• Land of the Lost (1974): The Sleestaks are the savage descendants of Enik's people, the Altrusians. At first, Enik refused to believe this, and thought he had traveled into his people's past. When he saw the ruined Lost City, he realized he had been wrong, and that he was actually in the future relative to his own timeline. Sleestaks and Altrusians look similar but with a few key differences such as height (Altrusians are shorter), skin color (Altrusians are brown, Sleestaks are green), and the presence (in Altrusians) or lack (in Sleestaks) of a third opposing digit. Altrusians are also more intelligent and able to function in daylight, whereas Sleestak are nocturnal and require low-light conditions. In one episode where Will is thrown into a pit by the Sleestak, he meets an intelligent member of their race who tells him that on occasion throwbacks to their days as the civilized Altrusians are born and are usually ostracized.
  • See takes place several hundred years after a plague reduced Earth's population to just two million people and left the survivors completely blind. Without their sense of sight, humans can no longer build or operate advanced technology, and the world has settled into an Iron Age level of development.
  • Star Trek:
    • Star Trek: The Original Series: In "Spock's Brain", the Enterprise visits a planet where an ancient catastrophe split society in two: the female Eymorg, a technologically advanced, automated subterranean civilization; and the male Morg, who live a Stone Age existence on the frozen surface. Thousands of years in an Underground City where all their needs are catered for has reduced the intelligence of the Eymorg till they have little more than childlike intelligence. However they still abduct the Morg (unlike The Morlocks Trope Namer) for sexual reproduction and slaves.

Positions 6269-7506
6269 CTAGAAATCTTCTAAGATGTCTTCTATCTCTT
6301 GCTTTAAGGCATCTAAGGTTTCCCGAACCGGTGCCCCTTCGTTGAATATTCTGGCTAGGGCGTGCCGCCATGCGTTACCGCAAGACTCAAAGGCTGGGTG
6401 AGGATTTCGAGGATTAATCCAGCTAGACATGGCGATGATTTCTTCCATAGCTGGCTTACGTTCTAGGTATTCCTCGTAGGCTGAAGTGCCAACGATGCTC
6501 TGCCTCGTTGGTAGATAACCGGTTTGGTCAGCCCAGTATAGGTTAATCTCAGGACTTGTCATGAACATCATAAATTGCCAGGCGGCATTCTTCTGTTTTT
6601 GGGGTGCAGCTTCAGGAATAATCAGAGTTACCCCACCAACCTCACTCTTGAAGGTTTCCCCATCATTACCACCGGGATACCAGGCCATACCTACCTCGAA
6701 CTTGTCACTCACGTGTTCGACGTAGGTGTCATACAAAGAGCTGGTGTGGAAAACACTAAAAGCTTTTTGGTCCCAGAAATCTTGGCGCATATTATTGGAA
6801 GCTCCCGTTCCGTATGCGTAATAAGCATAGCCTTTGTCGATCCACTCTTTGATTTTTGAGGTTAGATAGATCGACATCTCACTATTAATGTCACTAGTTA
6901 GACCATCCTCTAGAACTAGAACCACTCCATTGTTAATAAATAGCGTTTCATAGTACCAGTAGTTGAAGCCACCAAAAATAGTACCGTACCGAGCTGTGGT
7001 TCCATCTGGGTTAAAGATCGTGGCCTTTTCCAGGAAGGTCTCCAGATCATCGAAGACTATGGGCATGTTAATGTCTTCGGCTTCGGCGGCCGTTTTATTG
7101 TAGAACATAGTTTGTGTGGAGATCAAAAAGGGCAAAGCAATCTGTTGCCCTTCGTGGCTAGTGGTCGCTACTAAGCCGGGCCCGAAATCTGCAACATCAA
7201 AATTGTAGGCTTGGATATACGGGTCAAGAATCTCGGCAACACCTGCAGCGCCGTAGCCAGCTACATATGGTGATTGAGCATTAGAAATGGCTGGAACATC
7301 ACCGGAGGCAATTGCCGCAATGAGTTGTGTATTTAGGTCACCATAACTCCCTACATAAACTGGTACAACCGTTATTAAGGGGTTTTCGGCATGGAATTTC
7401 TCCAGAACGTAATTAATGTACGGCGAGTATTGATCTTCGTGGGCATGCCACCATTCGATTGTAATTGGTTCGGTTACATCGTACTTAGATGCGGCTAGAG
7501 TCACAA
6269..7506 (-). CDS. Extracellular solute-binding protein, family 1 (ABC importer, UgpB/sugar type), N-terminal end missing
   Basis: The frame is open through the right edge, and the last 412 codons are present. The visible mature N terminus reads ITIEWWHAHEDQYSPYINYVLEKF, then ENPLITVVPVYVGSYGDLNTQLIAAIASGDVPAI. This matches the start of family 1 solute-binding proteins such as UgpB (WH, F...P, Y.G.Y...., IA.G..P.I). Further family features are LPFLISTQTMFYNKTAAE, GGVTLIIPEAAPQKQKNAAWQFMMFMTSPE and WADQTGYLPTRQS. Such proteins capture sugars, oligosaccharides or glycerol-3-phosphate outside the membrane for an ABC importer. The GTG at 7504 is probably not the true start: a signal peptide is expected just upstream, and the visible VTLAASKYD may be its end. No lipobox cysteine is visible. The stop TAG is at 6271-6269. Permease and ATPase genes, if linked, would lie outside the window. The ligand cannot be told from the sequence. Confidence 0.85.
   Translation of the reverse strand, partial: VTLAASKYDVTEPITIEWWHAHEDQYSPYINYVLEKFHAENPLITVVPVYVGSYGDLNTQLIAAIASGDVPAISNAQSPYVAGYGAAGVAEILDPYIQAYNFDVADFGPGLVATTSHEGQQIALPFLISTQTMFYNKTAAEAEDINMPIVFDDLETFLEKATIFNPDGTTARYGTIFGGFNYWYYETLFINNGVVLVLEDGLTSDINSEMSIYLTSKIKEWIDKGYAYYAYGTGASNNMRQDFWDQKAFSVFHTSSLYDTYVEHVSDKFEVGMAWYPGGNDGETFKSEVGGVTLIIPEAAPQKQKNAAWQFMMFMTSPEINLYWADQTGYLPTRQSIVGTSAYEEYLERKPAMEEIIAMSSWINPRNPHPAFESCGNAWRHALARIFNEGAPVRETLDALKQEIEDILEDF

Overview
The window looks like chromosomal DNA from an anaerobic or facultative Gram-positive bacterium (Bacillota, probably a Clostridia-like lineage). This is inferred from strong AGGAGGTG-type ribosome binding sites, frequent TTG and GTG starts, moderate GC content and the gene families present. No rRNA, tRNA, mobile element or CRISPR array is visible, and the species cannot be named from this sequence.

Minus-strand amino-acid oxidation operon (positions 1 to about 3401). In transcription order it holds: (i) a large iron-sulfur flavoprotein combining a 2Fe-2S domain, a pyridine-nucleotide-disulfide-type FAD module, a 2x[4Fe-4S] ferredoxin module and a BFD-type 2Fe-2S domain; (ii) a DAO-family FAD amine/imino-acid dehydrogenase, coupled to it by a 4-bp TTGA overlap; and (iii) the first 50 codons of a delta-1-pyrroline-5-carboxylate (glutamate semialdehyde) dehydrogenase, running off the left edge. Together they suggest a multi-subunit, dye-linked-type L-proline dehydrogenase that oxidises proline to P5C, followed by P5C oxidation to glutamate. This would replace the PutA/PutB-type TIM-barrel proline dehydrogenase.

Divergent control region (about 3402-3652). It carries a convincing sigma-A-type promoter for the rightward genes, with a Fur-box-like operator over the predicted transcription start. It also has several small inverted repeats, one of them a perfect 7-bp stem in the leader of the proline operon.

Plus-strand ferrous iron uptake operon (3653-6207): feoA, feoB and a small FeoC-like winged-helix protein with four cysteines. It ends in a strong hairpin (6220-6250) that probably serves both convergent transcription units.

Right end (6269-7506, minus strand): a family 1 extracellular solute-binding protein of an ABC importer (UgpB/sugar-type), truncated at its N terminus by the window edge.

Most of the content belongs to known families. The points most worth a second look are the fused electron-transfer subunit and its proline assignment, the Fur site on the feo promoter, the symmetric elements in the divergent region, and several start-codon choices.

• Star Trek: Voyager: Tom Paris's "accelerated evolution" into a non-sapient salamander-like creature in "Threshold", where a working Transwarp Drive is built on a shuttlecraft. The writer stated that his idea was that, in the distant future, humanity would evolve beyond the need for sapience due to technology providing for all our material needs.
  • The Tribe: Child and teenage survivors of an adult-killing virus wear facepaint and form social units called "tribes", intentionally invoking this trope (despite the series taking place only 20 Minutes into the Future).
  • Wayward Pines has an unspecified global disaster (or war, or both) cause the fall of civilization, followed by the mutation of the survivors into feral primitives called Abbies (from "abnormals"). The only one to have foreseen the collapse of civilization (but not the mutation into Abbies) was a scientist named David Pilcher, who built an Elaborate Underground Base in a mountain in Idaho, got a bunch of volunteers and kidnapped a bunch more people and froze them all to be woken up in 2000 years (except for one man who woke up periodically to maintain the systems). Pilcher was shocked to find Abbies where he expected only nature and Ruins of the Modern Age. He and his people wiped out an Abby group and built a town surrounded by large electrified walls next to the mountain.

    Tabletop Games 
  • Red Dwarf: According to the official rule book, in the universes where the rabbits evolve and become a civilisation, humans (instead of becoming extinct as in the other universes) become ignorant savages, being mainly used as medical experiments and slaves.